Bre Pretis, CEO of MakerBot demonstrates a rapid prototype manufacturing process for printing objects. Credit: Time.
3D printing is a relatively new but no longer unusual process for materials scientists and engineers. Indeed, researchers have been using it to build and test ideas of prototypes of things such as biomedical scaffolds, casting molds for turbine blades, espresso cups, etc.
While once relatively rare, such printers are starting to seep into the DIY and consumer pipelines, and several companies have received significant financial backing for hardware and software businesses associated with personal 3D printers.
Although the video above demonstrates MakerBots‘ printers (~$1,300) that produce products composed of ABS plastic, there are also systems becoming available that will make products composed of ceramics, glass, metals and even concrete.
This video comes from Time, which also has an interesting new article about a wholly-owned subsidiary within Phillips—Shapeways—that claims to be “the largest marketplace for printable 3D designs.” Shapeways operates as something along the lines of Etsy, serving as a platform for 3D design “stores” that sell downloadable CAD files for use with personal printers. Shapeways makes and sells the aforementioned espresso cups, for example.
Although some of Shapeway’s store owners sell designs for jewelry and toys, others are starting to create more elaborate technical designs. The Time story reports, “On the flip side, there are public interest uses too, as doctors have employed 3D printing to lower medical costs. Mark Frame, an orthopedic surgical trainee at RHSC Glasgow recently used Shapeways and CT-scan information to create a 3D model of a fractured forearm to practice a surgery. Instead of the normal $1,200, the Shapeways model cost just $120. It’s hard to guess what kinds of things will be possible in the future, but aside from hoping to print in gold and mixed materials, Weijmarshausen theorizes that in five or ten years 3D printers will be able to churn out working electronics, such as an iPod.”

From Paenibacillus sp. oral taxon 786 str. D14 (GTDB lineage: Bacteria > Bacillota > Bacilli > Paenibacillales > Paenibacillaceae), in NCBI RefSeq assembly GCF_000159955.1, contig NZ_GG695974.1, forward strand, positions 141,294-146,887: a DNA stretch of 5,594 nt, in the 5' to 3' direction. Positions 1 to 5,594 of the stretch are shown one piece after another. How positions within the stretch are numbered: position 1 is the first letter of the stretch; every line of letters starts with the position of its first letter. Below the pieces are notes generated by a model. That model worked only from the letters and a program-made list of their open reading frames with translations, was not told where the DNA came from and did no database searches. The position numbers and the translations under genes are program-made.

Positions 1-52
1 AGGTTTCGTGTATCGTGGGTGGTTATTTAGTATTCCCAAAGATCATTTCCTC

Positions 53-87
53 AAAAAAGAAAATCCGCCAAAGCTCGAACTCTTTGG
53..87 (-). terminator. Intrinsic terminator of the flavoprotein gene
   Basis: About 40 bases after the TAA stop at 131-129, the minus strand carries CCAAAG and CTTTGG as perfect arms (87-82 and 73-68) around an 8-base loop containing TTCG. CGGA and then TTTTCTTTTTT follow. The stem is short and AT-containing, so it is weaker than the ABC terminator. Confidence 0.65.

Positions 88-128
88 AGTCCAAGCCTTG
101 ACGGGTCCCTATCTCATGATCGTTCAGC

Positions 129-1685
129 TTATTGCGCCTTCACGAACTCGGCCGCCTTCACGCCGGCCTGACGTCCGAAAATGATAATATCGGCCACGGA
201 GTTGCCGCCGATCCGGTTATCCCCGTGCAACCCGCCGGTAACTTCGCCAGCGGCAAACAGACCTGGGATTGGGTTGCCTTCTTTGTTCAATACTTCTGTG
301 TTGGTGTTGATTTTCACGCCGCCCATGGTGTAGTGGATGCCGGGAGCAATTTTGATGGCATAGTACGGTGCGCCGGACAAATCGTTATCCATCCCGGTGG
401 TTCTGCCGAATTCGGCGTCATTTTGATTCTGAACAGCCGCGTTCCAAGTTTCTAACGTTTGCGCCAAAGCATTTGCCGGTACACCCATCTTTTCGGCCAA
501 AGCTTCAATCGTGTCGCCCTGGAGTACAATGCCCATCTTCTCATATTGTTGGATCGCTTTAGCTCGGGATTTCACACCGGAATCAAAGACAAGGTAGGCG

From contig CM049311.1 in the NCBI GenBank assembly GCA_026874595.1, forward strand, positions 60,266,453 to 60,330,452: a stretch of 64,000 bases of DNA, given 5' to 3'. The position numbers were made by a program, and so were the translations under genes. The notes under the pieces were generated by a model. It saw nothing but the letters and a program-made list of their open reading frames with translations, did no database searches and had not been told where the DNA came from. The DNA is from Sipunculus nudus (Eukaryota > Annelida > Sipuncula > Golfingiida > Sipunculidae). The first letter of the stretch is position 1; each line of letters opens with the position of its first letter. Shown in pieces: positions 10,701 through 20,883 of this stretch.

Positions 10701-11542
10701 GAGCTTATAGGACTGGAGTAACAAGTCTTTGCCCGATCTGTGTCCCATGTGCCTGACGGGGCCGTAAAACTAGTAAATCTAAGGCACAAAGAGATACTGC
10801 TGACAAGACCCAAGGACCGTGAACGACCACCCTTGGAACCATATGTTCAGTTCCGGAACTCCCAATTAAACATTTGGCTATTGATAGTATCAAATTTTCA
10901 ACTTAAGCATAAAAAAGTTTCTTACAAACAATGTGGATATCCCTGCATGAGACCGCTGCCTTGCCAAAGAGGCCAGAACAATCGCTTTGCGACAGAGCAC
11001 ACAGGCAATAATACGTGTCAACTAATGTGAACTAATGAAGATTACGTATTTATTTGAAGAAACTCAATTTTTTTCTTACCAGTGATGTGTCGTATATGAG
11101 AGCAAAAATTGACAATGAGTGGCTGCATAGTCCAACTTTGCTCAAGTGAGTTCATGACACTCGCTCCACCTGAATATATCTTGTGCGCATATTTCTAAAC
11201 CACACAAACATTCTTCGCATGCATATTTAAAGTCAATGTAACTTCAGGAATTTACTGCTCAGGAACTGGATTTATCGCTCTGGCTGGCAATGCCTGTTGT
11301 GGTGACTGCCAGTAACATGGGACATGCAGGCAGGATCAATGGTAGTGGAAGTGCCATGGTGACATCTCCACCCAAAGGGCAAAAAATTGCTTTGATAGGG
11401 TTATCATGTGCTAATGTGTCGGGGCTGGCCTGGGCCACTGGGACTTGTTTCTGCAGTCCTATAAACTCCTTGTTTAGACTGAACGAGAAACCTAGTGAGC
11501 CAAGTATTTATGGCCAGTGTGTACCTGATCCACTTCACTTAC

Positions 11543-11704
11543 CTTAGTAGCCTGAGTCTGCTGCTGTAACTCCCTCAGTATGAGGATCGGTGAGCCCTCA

Another design marketplace and 3D forum is Thingiverse.
The individual pieces from 3D printers can be used to assemble larger structures. Violin and car body prototypes have been built this way. Proponents says its only a matter of time before it may be possible to create anything from personal body parts to concrete structures to entire buildings. It’s unclear, however, how small-scale innovators are addressing the sintering, tempering or annealing work that would be needed to finish objects composed of ceramic or glass powders.
Regardless, personal 3D printing seems to be rapidly transitioning from a novelty to a serious technique for producing and delivering consumer goods. As Time reports, one big outstanding roadblock may end up in the courts because of the new questions raised concerning intellectual property control over the sale and use of the 3D designs.